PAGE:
My Thoughts On Easter

I realized that I promised you an article entitled “The Passion Play” but unfortunately I couldn’t finish it in time for this weekend. What I have are my thoughts on Easter.

As I write this I’m feeling particularly sad, disappointed and melancholy concerning Easter, and the event which made it the central holy day of Christianity over 2000 years ago. But, you know, it happened long ago and it wouldn’t really bother me except just one thing.

Why do they call it Good Friday? And another thing while we’re on the topic; We’re all aware of the negative connotation which is attributed to any 13th calendar day when it happens to fall on a Friday and this is also something which I discussed in length back several posts ago. It’s bad enough that many of us are still hung up on the thinking that bad luck will be lurking just around the corner on that day. What should be discussed is how to get us away from this denial about how bad that fateful Friday was back 2000 years ago.

Okay, let’s start with an explanation from good ole Wikipedia.com about what’s going on with Friday the 13th.

“King Philip IV of France, in collusion with then Pope Clement V, had Grand Master Jaques De Molay and sixty of his Templar brothers arrested as apostates on Friday the thirteenth of October 1307. This was done in order to claim the famed properties and wealth of the Knights Templars as their own.”

You know who the Templars are, right? Basically they were the organization seemingly in charge with protecting the faithful in their pilgrimage to Israel. What you might not know is that this was a front. They were really charged with finding and safeguarding The Holy Grail or the record of the lineage of King David to Jesus and from Jesus and Mary’s descendants up until that time. Now, because the fact that Jesus and Mary were married with children at the time of the crucifixion was a dangerous idea indeed, the pope couldn’t approve it and thus had them stamped out through his tool, King Phillip.

Now, that’s an awful long time ago but fortunately for us modern folks we must give thanks to Thomas Lawson, an author who wrote a story entitled “Friday The Thirteenth” about an unscrupulous Wall Street broker who uses that same superstition to create a panic on Wall Street. This seems to be how the idea of Friday the 13th became popularized.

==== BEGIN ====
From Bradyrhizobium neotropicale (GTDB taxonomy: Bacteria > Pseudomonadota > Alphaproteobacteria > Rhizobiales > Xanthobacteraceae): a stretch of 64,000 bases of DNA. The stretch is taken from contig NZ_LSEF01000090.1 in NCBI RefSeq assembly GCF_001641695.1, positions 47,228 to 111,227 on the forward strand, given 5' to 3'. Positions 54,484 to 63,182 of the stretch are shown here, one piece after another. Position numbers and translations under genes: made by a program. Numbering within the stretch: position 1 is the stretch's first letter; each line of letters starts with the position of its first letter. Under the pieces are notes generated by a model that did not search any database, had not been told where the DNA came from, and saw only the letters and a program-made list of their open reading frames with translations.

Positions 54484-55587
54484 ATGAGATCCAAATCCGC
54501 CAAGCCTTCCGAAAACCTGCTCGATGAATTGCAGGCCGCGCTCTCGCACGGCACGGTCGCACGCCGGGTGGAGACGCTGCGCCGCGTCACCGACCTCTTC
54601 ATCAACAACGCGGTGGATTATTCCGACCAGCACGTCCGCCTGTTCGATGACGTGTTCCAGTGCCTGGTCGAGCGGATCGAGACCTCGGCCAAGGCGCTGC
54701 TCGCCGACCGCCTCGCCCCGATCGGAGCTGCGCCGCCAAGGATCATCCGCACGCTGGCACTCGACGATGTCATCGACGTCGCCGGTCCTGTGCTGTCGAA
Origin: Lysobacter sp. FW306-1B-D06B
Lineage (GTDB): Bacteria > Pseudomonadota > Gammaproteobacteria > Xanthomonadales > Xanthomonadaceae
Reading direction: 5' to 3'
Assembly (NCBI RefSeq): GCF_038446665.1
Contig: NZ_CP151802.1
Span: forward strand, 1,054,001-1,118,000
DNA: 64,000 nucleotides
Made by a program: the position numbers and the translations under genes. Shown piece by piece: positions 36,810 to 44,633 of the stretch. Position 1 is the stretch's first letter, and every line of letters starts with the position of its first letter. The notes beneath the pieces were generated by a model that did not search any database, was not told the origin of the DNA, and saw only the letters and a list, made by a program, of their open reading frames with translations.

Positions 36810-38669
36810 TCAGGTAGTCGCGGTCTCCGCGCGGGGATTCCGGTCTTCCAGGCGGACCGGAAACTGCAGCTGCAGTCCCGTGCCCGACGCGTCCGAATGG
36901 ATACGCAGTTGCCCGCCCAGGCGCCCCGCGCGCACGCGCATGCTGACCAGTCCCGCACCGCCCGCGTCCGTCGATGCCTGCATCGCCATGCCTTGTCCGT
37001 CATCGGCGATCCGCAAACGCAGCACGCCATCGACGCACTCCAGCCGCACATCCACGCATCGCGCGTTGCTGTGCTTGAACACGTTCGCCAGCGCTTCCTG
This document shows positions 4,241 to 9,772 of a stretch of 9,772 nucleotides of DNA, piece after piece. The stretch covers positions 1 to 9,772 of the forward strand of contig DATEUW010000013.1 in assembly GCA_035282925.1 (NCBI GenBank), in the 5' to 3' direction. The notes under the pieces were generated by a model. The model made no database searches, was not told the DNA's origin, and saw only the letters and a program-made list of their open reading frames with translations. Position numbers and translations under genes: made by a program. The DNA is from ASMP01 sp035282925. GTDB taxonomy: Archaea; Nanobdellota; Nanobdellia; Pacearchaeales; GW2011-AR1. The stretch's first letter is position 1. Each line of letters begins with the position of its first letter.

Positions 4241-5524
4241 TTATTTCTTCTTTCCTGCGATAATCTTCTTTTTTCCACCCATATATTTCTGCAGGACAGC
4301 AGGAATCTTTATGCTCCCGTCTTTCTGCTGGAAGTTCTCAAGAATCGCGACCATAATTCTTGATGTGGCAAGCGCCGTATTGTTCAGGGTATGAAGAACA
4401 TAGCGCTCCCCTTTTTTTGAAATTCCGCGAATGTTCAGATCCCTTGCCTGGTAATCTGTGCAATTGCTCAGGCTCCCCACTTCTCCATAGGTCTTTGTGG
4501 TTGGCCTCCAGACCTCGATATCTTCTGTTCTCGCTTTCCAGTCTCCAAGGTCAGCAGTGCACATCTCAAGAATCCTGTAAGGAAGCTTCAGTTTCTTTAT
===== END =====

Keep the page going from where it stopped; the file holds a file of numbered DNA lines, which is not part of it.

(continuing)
But, I  just don’t see anyone who will courageously step up to the plate and explain to us (at this point in time that is) explicitly why this day when Jesus was murdered at the hands of the Pharisees, Pontius Pilate and the roman soldiers has to be called Good Friday.

Are we particularly happy to see Jesus hanging, nailed and bleeding up on the cross every single day that we enter the church that we frequent the most?  It shouldn’t make you happy. It’s my opinion that if the site of an image of your God and your savior in the process of dying in such an ungodly gruesome way is pleasant then there is something wrong with you.

Would you stand by idly while someone was being mugged and murdered on the street in your neighborhood? Then why should you stand by idly when this image of Jesus is so blatantly placed in front of your church as to give you no other choice but to look at it, unless of course if you closed your eyes?

I’m trained as a theologian and I’m well aware of the history surrounding this event and what is written in the bible. And although the professors and mentors of mine at the time went to great lengths to persuade me of the right kind of thinking and faith to have about this, I still don’t get it.

Do you?

What lies at the core of me being upset at what happened to Jesus because of all of this is the fact that we have very little of his teachings to read. Look at the religion of Buddhism. They have reams of Gautama’s words of wisdom. Why should Christianity, one of the most popular religions in the world be so lacking in the words of the teaching of its leader?

I would really cherish a book that contained all of Jesus’ words of wisdom rather than his words from a second hand story. Well, that’s precisely what those four books in the New Testament of the bible is, isn’t it?  I mean, no where in the Bible is there the recorded text from what Jesus may have written down from a book of his teachings which he might have written.  Was he an intelligent man? If he was surely he had the ability to write. And if he did don’t you think he would have written a book that would have been passed down through all of these years like the Buddha’s teachings were?

Can we confidently say that the teachings of Jesus are equal with that of Buddhism?

Do any of you really know?  If you do and if it’s not too much to distract you from this celebration of Jesus’ death…oh forgive me…his death AND resurrection, I would gladly welcome your views on this matter.

Happy Easter everyone.

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